If you think technologies from Star Trek seem far-fetched, think again. Many of the devices from the acclaimed television series are slowly becoming a reality. While we may not be teleporting people from starships to a planet's surface anytime soon, we are getting closer to developing other tools essential for future space travel endeavours.
I am a lifelong Star Trek fan, but I am also a researcher that specializes in creating new magnetic materials. The field of condensed-matter physics encompasses all new solid and liquid phases of matter, and its study has led to nearly every technological advance of the last century, from computers to cellphones to solar cells.
My approach to looking for new phenomena in materials comes from a chemistry perspective: How can we create materials that have new properties that can change our world, and eventually be used to explore "strange, new worlds"? I believe an understanding of so-called "quantum materials" in particular is essential to make science-fiction science fact.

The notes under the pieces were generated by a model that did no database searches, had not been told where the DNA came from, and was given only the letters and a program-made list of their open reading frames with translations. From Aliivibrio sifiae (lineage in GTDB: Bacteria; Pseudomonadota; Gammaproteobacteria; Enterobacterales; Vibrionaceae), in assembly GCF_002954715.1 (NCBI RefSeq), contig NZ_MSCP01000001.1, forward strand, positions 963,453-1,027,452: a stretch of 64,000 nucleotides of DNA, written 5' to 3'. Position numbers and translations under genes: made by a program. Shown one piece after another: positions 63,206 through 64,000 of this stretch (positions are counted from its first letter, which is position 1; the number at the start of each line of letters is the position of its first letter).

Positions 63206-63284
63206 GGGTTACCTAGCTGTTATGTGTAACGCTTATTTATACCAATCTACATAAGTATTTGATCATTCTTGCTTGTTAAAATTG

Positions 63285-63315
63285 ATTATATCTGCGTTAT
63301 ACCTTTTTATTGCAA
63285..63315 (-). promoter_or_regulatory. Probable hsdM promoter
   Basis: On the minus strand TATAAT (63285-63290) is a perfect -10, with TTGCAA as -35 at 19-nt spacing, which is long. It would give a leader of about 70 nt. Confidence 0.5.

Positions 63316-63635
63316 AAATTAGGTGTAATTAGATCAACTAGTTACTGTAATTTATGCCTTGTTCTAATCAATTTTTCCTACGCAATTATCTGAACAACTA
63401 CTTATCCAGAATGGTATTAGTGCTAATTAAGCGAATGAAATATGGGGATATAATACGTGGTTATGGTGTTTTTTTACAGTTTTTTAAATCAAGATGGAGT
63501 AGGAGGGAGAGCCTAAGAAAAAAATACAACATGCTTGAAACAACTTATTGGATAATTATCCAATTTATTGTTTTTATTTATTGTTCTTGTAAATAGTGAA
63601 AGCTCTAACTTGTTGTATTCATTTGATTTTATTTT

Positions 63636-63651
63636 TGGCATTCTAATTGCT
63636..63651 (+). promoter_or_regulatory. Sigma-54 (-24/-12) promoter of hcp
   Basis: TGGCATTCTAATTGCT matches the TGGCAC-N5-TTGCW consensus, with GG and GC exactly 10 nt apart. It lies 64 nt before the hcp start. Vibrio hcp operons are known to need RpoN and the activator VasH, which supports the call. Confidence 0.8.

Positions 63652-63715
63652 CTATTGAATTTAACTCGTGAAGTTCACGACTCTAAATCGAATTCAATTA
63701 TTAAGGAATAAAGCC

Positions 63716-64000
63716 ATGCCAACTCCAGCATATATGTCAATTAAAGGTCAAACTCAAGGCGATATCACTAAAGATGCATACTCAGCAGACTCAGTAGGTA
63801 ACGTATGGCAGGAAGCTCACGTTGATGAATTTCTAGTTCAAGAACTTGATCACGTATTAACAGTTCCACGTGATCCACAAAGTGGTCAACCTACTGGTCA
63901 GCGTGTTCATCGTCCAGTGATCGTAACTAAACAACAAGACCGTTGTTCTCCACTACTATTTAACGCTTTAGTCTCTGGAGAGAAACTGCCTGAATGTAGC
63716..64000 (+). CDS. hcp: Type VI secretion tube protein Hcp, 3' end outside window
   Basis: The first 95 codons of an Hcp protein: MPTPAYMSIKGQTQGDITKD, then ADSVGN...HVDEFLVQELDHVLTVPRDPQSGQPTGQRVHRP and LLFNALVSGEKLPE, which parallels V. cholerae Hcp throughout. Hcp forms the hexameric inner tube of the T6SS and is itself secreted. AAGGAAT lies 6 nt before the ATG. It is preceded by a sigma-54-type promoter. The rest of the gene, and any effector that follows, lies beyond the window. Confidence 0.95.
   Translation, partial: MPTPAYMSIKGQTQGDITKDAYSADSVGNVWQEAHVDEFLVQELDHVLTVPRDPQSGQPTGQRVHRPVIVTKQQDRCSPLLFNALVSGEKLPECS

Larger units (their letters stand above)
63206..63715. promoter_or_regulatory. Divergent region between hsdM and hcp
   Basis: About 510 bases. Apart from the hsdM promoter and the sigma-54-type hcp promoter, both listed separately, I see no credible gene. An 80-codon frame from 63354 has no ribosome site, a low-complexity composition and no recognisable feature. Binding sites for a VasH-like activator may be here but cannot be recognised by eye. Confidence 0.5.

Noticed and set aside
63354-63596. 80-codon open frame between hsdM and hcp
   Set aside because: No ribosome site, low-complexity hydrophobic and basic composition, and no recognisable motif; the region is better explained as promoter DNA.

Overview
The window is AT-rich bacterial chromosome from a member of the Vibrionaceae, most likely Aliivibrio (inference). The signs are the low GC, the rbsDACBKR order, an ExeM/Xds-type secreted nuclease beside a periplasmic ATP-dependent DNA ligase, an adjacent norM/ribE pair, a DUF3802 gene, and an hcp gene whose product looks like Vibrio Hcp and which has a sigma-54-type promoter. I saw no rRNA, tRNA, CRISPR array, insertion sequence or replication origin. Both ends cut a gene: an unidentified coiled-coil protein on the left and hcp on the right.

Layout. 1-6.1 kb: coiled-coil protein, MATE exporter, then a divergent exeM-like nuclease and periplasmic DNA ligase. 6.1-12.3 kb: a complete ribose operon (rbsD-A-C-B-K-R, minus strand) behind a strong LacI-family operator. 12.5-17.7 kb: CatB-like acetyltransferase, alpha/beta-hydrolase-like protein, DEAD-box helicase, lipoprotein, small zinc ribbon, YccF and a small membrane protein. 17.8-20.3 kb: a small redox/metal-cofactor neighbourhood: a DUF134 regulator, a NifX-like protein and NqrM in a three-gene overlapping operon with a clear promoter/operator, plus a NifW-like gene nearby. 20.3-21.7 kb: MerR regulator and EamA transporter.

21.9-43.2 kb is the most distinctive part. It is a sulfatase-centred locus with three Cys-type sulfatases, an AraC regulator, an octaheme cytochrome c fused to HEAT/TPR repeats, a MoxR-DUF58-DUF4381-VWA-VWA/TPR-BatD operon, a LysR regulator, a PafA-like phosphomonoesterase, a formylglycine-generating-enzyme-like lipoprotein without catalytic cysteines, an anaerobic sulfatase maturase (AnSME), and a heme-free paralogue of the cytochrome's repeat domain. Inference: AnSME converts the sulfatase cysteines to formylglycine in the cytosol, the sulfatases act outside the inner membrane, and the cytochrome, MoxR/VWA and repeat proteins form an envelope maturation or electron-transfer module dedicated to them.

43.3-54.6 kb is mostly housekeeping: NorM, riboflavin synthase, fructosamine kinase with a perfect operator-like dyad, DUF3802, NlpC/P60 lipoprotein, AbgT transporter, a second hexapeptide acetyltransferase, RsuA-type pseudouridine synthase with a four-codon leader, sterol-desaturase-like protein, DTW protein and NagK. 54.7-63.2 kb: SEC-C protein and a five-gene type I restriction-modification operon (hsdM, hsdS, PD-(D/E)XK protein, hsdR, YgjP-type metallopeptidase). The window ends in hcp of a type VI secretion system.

What makes a substance a quantum material? Quantum materials have unusual and fantastic properties that arise from enormous numbers of particles acting in a concerted way.
Think of a conductor directing a symphony: without some order brought to the music, all you have is noise. The more musicians you have performing out of step, the more noise you will have.
A quantum material has all of the constituent musicians—in this case, the electrons or atoms in a material, which amounts to billions upon billions of particles—acting in a certain way according to quantum rules, or the "sheet music," if you will.
Instead of noise from random electronic and atomic motions, with a conductor you get music—or in the case of new materials, a new property that emerges. The use of these new properties for devices is what is driving the technological revolutions that we are seeing today.
Magnetic fields and shields
So, how can these new materials be used in the spacecraft of tomorrow? One example might be the force-shields that protect ships in Star Trek. High magnetic fields could be used to protect bodies from incoming projectiles, especially if the projectiles have an electric charge.